A friend of mine was recently let go from her job without warning. Naturally, she was devastated and humiliated, and only told her closest friends. She has of course had to address the firing with job recruiters as she kicks off her search for a new job, but has found some reactions to be insensitive.
The other day she bumped into an acquaintance while having a coffee. Immediately the other person asked why she wasn’t at work. When she explained that she had left the company, the person kept pressing for details. Finally, she had to explain that she’d been let go, which quickly shut him up. It was an awkward moment and he left shortly after.
Others, she says, either suggest she take jobs that have nothing to do with her chosen field or skills, or remark that the firing was the best thing that could have happened to her because now she can go traveling or start from scratch. She knows these people mean well, but says that this sort of talk feels patronizing.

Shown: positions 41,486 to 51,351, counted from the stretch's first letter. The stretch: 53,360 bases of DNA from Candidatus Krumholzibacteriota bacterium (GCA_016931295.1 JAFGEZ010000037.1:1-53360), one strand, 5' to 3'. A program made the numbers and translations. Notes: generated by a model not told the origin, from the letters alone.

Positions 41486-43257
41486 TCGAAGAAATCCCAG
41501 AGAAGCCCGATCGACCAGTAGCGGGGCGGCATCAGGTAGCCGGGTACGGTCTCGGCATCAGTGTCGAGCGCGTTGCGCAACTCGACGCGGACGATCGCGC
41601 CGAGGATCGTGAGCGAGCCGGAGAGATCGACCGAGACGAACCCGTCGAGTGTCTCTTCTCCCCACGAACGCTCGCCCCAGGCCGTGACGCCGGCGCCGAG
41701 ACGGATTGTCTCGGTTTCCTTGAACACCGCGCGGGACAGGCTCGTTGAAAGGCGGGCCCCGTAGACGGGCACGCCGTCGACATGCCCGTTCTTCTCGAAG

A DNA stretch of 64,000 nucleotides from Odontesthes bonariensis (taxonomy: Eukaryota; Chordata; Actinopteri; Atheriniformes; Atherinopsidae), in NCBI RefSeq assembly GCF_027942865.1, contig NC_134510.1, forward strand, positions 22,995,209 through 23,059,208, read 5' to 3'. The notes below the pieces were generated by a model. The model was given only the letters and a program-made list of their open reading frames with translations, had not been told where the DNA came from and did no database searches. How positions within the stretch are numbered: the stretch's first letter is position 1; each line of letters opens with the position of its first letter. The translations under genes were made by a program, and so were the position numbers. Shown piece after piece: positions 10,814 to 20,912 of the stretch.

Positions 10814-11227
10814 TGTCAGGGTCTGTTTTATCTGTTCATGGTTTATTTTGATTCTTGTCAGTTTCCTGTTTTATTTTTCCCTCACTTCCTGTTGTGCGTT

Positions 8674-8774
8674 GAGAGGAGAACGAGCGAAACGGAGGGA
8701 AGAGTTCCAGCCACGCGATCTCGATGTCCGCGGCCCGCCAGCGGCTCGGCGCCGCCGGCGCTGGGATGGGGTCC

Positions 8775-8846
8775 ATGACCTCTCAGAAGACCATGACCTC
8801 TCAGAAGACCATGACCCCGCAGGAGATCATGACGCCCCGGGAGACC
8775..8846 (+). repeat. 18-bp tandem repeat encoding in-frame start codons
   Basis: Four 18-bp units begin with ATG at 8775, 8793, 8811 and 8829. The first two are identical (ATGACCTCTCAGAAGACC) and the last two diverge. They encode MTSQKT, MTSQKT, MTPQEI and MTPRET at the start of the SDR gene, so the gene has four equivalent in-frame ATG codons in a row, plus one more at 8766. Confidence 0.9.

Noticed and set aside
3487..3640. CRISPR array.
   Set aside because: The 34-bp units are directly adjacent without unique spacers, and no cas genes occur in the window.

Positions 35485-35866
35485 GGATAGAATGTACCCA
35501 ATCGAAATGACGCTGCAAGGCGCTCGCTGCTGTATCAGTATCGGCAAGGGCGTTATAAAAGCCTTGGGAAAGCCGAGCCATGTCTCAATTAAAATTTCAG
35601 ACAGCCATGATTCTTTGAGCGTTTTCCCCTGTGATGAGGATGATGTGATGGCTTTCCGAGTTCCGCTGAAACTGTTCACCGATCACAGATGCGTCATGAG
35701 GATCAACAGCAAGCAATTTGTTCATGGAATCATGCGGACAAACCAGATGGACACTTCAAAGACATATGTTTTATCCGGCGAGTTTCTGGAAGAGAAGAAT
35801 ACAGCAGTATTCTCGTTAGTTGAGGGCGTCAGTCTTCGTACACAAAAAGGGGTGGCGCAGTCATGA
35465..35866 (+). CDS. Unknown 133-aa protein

As a civility and etiquette expert, I recommend not prying for information when someone mentions that they changed jobs or left their company. If they want to share the details, they will. Many people who have been fired may feel embarrassed or insecure about it, and likely want to keep it private. If someone close to you does reveal that they’ve lost their job, keep it between the two of you unless they indicate that they’re fine with it being out in the open. Focus on what will actually make your friend feel better. Does he or she need a job lead? A night out? A friendly coffee to cheer them up and take their mind off things?
Lastly, avoid the temptation to complain about your own job too much. Be grateful that you have a job at all!